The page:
How Do You Cut Defense Spending

Responding to Ezra’s musing about the political feasibility of cutting defense spending, Yglesias writes:

The most relevant issue, when thinking about cuts, is thinking about the political fight that ensues. If a President proposed cutting the defense budget and then you had a ton of stories in the press where senior military officers fret off the record that the cuts will endanger America, and every television network trotted out a former general with undisclosed ties to defense contractors as an “independent analyst” to condemn the cuts, and if active duty soldiers sent emails to their civilian family and friends complaining about the cuts, and if think tank experts who depend on cooperation with the military to do their research either complained about the cuts or else stayed silent, then I think you’d have a giant political fiasco on your hands.The relevant issue here, in other words, is that the military is the most trusted institution in America and then on top of that the defense sector of the economy has a lot of money and economic reach. Consequently, it’s very political difficult for a president to do anything that provokes the ire of the defense establishment whether or not it polls well in the abstract. This seems to me to be a huge problem in American political life, but it’s not obvious to me what steps will resolve it.

I’d say Matt is right in his estimation of the political conflict trying to substantially cut defense spending would ensue, but I think the answer to the question of what steps would make it more feasible are much more obvious.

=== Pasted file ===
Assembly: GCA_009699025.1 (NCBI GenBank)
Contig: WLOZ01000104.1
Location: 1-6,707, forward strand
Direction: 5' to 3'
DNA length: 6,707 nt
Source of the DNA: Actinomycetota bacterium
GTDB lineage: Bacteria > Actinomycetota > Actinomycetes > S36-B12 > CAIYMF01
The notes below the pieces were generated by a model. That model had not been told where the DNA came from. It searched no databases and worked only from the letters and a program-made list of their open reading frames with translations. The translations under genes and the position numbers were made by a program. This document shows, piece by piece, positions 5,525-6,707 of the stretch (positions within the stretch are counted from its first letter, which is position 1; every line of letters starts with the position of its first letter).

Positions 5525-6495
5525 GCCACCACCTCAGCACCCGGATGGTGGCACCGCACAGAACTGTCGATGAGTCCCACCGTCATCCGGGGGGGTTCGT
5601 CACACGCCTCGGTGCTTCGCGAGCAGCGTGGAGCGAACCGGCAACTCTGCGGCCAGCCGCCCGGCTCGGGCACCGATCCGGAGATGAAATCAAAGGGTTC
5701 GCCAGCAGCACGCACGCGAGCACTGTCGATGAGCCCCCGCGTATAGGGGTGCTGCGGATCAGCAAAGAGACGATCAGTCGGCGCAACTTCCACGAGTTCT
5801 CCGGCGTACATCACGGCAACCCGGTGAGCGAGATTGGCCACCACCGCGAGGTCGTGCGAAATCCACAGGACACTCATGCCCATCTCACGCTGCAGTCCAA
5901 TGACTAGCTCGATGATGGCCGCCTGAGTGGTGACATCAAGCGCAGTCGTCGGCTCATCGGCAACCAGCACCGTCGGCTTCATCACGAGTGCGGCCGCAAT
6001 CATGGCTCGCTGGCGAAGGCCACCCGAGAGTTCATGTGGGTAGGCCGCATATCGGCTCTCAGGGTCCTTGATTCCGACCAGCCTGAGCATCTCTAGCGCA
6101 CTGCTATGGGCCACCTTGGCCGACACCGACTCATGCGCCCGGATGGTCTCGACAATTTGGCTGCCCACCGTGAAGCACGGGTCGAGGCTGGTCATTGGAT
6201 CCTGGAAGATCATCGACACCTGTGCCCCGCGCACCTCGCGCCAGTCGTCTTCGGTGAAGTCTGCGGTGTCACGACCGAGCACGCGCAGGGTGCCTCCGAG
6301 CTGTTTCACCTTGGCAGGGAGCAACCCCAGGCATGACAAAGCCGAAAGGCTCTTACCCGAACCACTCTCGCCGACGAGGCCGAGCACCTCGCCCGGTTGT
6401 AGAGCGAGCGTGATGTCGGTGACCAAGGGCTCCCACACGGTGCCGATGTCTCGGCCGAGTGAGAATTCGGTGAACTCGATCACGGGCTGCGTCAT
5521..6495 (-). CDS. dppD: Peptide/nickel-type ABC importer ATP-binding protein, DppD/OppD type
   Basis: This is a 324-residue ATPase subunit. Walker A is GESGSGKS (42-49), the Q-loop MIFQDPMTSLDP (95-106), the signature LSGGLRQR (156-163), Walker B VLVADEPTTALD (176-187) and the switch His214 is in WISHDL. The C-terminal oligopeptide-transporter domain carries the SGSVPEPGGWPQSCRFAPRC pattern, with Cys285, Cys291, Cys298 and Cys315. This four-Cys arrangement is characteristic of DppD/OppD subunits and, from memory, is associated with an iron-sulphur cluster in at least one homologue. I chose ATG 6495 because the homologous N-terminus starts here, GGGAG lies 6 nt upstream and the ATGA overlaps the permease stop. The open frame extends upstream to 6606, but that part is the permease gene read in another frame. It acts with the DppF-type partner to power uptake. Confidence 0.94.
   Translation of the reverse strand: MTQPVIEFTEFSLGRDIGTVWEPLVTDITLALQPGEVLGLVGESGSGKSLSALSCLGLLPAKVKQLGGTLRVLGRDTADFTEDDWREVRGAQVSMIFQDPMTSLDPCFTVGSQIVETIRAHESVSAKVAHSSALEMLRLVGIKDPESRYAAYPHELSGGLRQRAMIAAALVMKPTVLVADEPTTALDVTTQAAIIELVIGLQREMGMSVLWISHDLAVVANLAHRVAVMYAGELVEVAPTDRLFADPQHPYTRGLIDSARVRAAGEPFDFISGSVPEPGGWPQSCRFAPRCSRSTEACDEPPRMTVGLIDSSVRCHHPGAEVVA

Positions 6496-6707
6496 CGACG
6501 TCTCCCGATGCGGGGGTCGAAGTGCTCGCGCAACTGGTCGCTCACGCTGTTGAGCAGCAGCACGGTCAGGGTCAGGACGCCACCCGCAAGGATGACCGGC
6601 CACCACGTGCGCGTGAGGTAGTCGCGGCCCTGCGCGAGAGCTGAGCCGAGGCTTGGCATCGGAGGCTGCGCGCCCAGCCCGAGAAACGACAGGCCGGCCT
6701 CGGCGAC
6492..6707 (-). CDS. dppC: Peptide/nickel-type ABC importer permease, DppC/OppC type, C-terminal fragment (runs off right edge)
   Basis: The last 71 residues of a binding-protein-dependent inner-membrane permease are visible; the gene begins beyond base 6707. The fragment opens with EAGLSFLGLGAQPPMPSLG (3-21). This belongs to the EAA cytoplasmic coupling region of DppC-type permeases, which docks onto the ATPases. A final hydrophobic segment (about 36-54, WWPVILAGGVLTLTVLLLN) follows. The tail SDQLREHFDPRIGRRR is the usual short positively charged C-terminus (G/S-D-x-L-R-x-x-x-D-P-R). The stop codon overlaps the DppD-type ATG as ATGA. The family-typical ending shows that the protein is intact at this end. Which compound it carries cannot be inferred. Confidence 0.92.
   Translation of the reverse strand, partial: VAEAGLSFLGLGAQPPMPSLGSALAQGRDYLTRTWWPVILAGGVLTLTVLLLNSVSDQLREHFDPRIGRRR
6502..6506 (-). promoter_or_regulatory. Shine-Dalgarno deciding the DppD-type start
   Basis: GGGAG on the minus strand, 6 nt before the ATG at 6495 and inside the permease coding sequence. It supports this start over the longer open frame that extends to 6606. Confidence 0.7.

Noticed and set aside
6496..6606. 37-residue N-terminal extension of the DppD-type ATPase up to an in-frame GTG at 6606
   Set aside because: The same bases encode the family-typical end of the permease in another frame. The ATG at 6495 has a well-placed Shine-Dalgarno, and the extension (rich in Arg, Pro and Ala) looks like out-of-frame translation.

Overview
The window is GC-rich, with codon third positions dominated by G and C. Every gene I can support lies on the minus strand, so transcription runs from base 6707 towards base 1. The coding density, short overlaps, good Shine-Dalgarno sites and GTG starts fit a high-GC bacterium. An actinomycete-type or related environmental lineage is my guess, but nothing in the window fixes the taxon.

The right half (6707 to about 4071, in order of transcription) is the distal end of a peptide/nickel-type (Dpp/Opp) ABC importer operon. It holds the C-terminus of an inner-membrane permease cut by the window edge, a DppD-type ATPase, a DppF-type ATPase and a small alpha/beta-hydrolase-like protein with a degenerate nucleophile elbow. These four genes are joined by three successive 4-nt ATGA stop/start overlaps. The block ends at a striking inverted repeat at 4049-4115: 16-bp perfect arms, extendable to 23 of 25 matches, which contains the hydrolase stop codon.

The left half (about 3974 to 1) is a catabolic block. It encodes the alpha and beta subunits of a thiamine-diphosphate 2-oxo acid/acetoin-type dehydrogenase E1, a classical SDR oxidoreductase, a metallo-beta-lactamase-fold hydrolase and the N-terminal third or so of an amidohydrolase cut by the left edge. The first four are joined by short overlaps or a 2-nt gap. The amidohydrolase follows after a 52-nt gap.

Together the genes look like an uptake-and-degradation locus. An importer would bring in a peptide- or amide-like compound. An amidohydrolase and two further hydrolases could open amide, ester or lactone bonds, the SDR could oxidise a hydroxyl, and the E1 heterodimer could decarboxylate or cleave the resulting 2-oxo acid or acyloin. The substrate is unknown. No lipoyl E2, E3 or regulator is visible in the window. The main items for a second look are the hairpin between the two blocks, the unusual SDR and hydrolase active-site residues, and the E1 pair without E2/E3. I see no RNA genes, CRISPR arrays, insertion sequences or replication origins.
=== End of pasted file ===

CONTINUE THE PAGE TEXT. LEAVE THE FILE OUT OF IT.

First of all, you’d need a President who was committed to reigning in military spending as a first priority. This seems pretty self-explanatory. Secondly, for better or worse, you need a Republican President. The counter-intuitiveness of a Republican who thought we spent too much money on the Pentagon would make it slightly harder to demonize the effort as some pacifistic military hatefest out of hand, and provide some political cover. Plus, Congressional Republicans are much more apt to fall in line with what they’re told, so a Republican President could probably bring a handful of Congressional votes a Democratic President simply couldn’t get. Finally, you’d need a President with military experience, and experience that reaches into senior command. Think Dwight Eisenhower. It’s rather hard to accuse former generals of hating the military or not being sufficiently knowledgeable about the needs of the military at large.  Conservative hawks intent on demonizing the President would immediately look like lunatics, and hawkswho wanted more credibility would have to reflexively acknowledge the President’s credibility. In other words, you’d need President Petraeus to agree that we spend way too much money on the military, and that this is a big problem that desperately needs to be fixed. Would that be enough to shift the narrative and win the necessary votes in Congress? It’s hard to say, but it’s the only realistic path to that end I see in the near term.